models. Moreover, ocean acidi\ue002cation as carbon dioxide builds up in the oceans may have as grave an e\ue001ect as the rising atmospheric concentration o\ue004 CO2. One o\ue004 the most respected o\ue004 world climate scientists, Jim Hansen, Director o\ue004 NASA\u2019s Goddard Institute \ue004or Space Studies, has indicated his personal view that we have only about another decade be\ue004ore change may overwhelm our capacity to respond.
Dire as some o\ue004 these trends seem, they are not inevitable. Some encouraging signs are already underway that the global concentration o\ue004 greenhouse gases may be stabilized in the li\ue004etime o\ue004 many who are adults today. I\ue004 these strands can be threaded together into a sel\ue004 -rein\ue004orcing process the world will be much more prosperous and \ue004uture generations will appreciate that we had the wisdom and moral courage to meet the climate challenge. Signs o\ue004 progress abound on many \ue004ronts and some are being highlighted at the Washington Summit:
+ Iceland, once one o\ue004 the poorer countries o\ue004 Northern Europe, has leveraged its resources o\ue004 geothermal and hydro to become a world leader in clean energy. It now has the sixth highest per capita income in the world.
+ Denmark has leveraged the wind energy that grew up in its agricultural cooperatives to rise to world leadership in export o\ue004 wind turbines.
+ Combined Heat and Power (CHP) systems have yielded large- scale savings in such Northern European nations as Finland, Denmark and the Netherlands.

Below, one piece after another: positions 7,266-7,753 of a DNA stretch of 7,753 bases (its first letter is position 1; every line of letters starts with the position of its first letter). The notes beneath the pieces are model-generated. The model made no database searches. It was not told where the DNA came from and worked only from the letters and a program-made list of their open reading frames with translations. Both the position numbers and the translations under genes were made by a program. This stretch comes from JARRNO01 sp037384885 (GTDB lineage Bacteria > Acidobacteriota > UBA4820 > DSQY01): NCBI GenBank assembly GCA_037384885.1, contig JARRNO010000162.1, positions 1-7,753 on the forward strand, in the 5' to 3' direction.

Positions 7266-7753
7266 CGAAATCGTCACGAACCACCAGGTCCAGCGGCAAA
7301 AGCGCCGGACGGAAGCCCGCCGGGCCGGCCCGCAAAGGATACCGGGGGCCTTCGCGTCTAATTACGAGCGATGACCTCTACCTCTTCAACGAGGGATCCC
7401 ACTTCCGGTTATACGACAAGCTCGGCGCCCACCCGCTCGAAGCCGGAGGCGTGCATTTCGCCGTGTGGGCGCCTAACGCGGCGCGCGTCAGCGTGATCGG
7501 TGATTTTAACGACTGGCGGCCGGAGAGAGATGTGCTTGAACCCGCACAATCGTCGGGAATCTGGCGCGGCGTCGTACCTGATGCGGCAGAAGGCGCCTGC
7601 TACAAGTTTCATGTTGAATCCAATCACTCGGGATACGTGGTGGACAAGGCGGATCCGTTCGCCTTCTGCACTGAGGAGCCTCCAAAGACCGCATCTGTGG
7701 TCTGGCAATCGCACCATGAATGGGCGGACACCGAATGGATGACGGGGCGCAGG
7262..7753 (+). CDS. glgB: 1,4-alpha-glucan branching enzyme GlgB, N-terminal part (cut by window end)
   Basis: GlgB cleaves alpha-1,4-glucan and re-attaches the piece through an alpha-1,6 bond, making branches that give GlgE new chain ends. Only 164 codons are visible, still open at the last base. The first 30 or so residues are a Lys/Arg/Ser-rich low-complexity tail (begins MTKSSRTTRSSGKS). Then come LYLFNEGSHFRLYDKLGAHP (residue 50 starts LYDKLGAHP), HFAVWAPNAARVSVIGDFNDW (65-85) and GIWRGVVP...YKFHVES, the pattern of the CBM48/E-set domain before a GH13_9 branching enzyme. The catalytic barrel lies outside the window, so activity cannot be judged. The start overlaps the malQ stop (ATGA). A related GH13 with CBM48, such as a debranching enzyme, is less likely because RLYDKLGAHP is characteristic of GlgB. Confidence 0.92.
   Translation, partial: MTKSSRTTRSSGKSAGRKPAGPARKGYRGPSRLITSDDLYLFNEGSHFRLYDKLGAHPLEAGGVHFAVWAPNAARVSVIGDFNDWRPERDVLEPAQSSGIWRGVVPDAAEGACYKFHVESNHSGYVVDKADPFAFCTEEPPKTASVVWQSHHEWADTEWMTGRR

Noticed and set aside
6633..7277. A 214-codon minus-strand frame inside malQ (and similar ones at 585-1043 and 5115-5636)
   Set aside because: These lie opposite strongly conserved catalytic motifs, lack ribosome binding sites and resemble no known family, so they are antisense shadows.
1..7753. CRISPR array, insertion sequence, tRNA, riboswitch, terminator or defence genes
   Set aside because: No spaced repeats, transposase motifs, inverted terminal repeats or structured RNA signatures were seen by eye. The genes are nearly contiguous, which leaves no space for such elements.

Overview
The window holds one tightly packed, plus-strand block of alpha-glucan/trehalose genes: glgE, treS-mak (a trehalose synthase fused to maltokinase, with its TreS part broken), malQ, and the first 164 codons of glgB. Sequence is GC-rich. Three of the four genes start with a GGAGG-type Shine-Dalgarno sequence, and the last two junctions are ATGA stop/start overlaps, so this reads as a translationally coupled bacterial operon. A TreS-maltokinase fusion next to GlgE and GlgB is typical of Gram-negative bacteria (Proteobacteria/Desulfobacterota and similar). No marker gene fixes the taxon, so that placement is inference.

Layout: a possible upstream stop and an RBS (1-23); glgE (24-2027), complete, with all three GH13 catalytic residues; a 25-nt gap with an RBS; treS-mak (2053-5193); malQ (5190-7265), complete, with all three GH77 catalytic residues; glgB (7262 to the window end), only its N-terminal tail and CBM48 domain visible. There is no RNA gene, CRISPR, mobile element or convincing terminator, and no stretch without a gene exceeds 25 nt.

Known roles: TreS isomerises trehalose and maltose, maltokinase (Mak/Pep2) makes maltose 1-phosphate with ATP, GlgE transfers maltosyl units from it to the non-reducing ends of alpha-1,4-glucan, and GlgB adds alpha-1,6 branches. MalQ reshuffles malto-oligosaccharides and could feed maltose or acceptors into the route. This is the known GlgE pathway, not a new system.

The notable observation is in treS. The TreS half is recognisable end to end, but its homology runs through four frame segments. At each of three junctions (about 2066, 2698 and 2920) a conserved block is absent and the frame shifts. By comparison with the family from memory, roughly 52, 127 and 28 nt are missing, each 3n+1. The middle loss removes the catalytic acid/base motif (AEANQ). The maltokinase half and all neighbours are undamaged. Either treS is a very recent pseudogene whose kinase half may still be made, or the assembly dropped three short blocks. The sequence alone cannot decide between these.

+ Tree small island nations in the Caribbean-St. Lucia, Dominica and Grenada-are making real strides in their e\ue001orts to develop lower carbon based economies. Tey have a dual motivation - to show more populous countries that endangered island states are still willing to do their part to limit greenhouse emissions and also to \ue002nd indigenous substitutes \ue004or their expensive electricity generated \ue004rom imported diesel \ue004uel. Several other countries seem ready to \ue004ollow suit-St. Kitts & Nevis, the Marshall Islands and Fiji.
+ Te G-8 Renewable Energy \ue003ask Force\u2019s 2001 report, an initiative driven by British Prime Minister \ue003ony Blair and urged by then Climate Institute Chairman, Sir Crispin \ue003ickell, is beginning to bear \ue004ruit now that leaders realize that terrorism is not the only grave threat to industrial civilization. Te recent agreement between Blair and Arnold Schwarzenegger, Governor o\ue004 Cali\ue004ornia, \ue004or cooperative action on climate protection, highlights these changing priorities in the US as well as Europe.
+ Climate Care, a UK- based group that has pioneered in voluntary carbon o\ue001sets, especially \ue004rom environmentally inclined \ue004amilies and British Air passengers, has just concluded an agreement with Land Rover, to have the \ue002rst 45,000 miles o\ue004 travel in most Land Rovers sold in the UK \ue004rom model year 2007 on covered by o\ue001sets. Climate Care has already arranged installation o\ue004 tens o\ue004 thousands o\ue004 compact fuorescents in small island nations; with their ampli\ue002ed market power they could extend these e\ue001orts much more widely.
+ Te Presbyterian Church USA passed a resolution in June asking each o\ue004 its 2.3 million members to make a \u201cbold witness\u201d by leading a carbon neutral li\ue004estyle. Tis is the \ue002rst major denomination in any